Current status of Peruvian Terns Sternula lorata in Perú: Threats, conservation and research priorities

Carlos B. Zavalaga, Jessica Hardesty, Gina P. Mori, César Chávez-Villavicencio, Alejandro Tello

Research output: Contribution to journalArticlepeer-review

10 Scopus citations

Abstract

Peruvian Terns Sternula lorata breed in the sand desert plains of the coast of Perú and northern Chile. Because of their long-term population decline, Peruvian Tern is categorized as 'Endangered' on the IUCN Red List. The observations that formed the basis for that decision were made in the 1970s and 1990s. In this study, we compile information on distribution, numbers, habitat use and threats of Peruvian Terns that has become available between 2003 and 2008 from 14 localities on the Peruvian coast. Peruvian Tern sites are located between the mangroves of San Pedro de Vice in the north (5o31′S) and the wetlands of Ite in the south (17o 56′S). From the 14 locations, five are reported for first time: Virrilá, Eten, Huanchaco, isla Mazorca and Ite. There were only four active breeding sites: Pacasmayo, Paraíso, Pampa Lechuzas and Tres Hermanas-Yanyarina; however, some localities were visited outside the breeding season and should be surveyed between October and February to search for nests. The presence of 283 individuals was confirmed at the 14 sites in an area of approximately 1,388 ha (which represents only 0.35% of the total suitable area for nesting along the Peruvian coast). Thus, the number of Peruvian Terns in Perú should increase with systematic surveys. Here for the first time we report the importance of wetlands for the Peruvian Terns (43% of the sightings occurred in this habitat). Wetlands can offer optimal conditions for feeding, but the cost of using them is becoming higher with a sharp increase of human expansion into coastal areas and urban development around wetlands. We identified the following threats affecting Peruvian Terns on their feeding and breeding grounds: 1) recreational activities; 2) off-road driving by fishermen and tourists; 3) wetland pollution and water use for irrigation; 4) conversion of desert plains to agricultural land; 5) management of wetland water levels; 6) presence of feral cats and dogs, and 7) oil exploration on the desert plains. These adverse factors can be eradicated by the protection of tern sites and public awareness and education. Conservation actions, monitoring and research priorities are suggested.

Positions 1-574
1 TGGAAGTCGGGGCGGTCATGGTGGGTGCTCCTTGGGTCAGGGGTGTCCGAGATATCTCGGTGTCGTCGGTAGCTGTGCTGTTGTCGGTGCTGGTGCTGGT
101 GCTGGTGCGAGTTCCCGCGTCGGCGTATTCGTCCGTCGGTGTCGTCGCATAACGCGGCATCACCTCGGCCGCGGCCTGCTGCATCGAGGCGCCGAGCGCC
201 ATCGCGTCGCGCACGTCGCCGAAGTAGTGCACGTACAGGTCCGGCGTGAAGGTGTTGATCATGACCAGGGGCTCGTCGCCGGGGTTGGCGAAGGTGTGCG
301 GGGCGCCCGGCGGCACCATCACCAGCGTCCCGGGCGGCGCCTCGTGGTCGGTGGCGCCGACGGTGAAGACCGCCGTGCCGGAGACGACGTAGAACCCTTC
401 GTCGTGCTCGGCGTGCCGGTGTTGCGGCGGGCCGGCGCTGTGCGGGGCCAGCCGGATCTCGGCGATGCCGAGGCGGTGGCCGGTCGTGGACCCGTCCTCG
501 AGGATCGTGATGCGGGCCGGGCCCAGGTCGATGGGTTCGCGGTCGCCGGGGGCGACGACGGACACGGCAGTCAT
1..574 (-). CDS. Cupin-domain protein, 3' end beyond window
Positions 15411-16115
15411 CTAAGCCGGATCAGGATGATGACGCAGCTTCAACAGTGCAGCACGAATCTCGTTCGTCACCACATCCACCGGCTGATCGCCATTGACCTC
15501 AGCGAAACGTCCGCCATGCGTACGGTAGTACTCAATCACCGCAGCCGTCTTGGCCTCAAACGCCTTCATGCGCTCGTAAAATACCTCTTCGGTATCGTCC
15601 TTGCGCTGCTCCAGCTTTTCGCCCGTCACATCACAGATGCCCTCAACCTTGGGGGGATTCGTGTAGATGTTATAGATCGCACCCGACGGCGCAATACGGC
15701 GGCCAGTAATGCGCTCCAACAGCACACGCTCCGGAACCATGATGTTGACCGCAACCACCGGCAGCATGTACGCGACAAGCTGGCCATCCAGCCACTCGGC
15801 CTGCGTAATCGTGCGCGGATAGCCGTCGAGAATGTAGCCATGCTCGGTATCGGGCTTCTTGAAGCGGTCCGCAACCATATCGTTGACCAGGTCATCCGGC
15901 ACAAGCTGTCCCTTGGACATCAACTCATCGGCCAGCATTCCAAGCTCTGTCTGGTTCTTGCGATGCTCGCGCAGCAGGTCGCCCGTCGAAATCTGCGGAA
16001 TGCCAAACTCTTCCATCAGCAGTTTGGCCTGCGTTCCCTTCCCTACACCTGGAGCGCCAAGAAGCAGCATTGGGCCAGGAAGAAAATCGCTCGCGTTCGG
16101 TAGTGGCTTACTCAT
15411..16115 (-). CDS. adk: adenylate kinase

Original languageEnglish
Pages (from-to)175-186
Number of pages12
JournalBird Conservation International
Volume19
Issue number2
DOIs
StatePublished - 2009

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